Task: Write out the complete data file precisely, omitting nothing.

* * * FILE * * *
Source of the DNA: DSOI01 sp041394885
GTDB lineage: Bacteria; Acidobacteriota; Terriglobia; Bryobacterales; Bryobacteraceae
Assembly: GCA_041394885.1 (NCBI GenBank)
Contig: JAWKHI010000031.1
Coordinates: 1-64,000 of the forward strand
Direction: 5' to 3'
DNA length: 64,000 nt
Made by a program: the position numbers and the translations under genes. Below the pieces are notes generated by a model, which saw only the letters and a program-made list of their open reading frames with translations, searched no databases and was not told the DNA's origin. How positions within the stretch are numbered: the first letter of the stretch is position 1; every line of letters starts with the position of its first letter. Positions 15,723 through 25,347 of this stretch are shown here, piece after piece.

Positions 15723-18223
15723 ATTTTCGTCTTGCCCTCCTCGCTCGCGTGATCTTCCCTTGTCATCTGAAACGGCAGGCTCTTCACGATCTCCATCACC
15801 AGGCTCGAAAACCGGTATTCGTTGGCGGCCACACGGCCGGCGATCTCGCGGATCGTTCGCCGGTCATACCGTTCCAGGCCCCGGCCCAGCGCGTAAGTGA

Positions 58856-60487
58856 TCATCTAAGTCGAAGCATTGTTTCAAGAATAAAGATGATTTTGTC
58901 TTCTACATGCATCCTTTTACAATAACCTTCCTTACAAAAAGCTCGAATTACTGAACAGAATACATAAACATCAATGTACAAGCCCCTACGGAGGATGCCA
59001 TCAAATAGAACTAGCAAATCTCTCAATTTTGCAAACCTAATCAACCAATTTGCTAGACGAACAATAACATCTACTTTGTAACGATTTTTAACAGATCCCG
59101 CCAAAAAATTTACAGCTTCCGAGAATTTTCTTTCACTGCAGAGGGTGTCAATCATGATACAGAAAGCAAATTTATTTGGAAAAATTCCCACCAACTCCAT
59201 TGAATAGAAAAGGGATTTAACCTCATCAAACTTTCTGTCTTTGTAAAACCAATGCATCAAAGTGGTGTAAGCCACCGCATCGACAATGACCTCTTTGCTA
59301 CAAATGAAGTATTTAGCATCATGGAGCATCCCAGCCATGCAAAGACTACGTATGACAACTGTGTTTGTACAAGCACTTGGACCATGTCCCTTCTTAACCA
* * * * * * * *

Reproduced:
Source of the DNA: DSOI01 sp041394885
GTDB lineage: Bacteria; Acidobacteriota; Terriglobia; Bryobacterales; Bryobacteraceae
Assembly: GCA_041394885.1 (NCBI GenBank)
Contig: JAWKHI010000031.1
Coordinates: 1-64,000 of the forward strand
Direction: 5' to 3'
DNA length: 64,000 nt
Made by a program: the position numbers and the translations under genes. Below the pieces are notes generated by a model, which saw only the letters and a program-made list of their open reading frames with translations, searched no databases and was not told the DNA's origin. How positions within the stretch are numbered: the first letter of the stretch is position 1; every line of letters starts with the position of its first letter. Positions 15,723 through 25,347 of this stretch are shown here, piece after piece.

Positions 15723-18223
15723 ATTTTCGTCTTGCCCTCCTCGCTCGCGTGATCTTCCCTTGTCATCTGAAACGGCAGGCTCTTCACGATCTCCATCACC
15801 AGGCTCGAAAACCGGTATTCGTTGGCGGCCACACGGCCGGCGATCTCGCGGATCGTTCGCCGGTCATACCGTTCCAGGCCCCGGCCCAGCGCGTAAGTGA

Positions 58856-60487
58856 TCATCTAAGTCGAAGCATTGTTTCAAGAATAAAGATGATTTTGTC
58901 TTCTACATGCATCCTTTTACAATAACCTTCCTTACAAAAAGCTCGAATTACTGAACAGAATACATAAACATCAATGTACAAGCCCCTACGGAGGATGCCA
59001 TCAAATAGAACTAGCAAATCTCTCAATTTTGCAAACCTAATCAACCAATTTGCTAGACGAACAATAACATCTACTTTGTAACGATTTTTAACAGATCCCG
59101 CCAAAAAATTTACAGCTTCCGAGAATTTTCTTTCACTGCAGAGGGTGTCAATCATGATACAGAAAGCAAATTTATTTGGAAAAATTCCCACCAACTCCAT
59201 TGAATAGAAAAGGGATTTAACCTCATCAAACTTTCTGTCTTTGTAAAACCAATGCATCAAAGTGGTGTAAGCCACCGCATCGACAATGACCTCTTTGCTA
59301 CAAATGAAGTATTTAGCATCATGGAGCATCCCAGCCATGCAAAGACTACGTATGACAACTGTGTTTGTACAAGCACTTGGACCATGTCCCTTCTTAACCA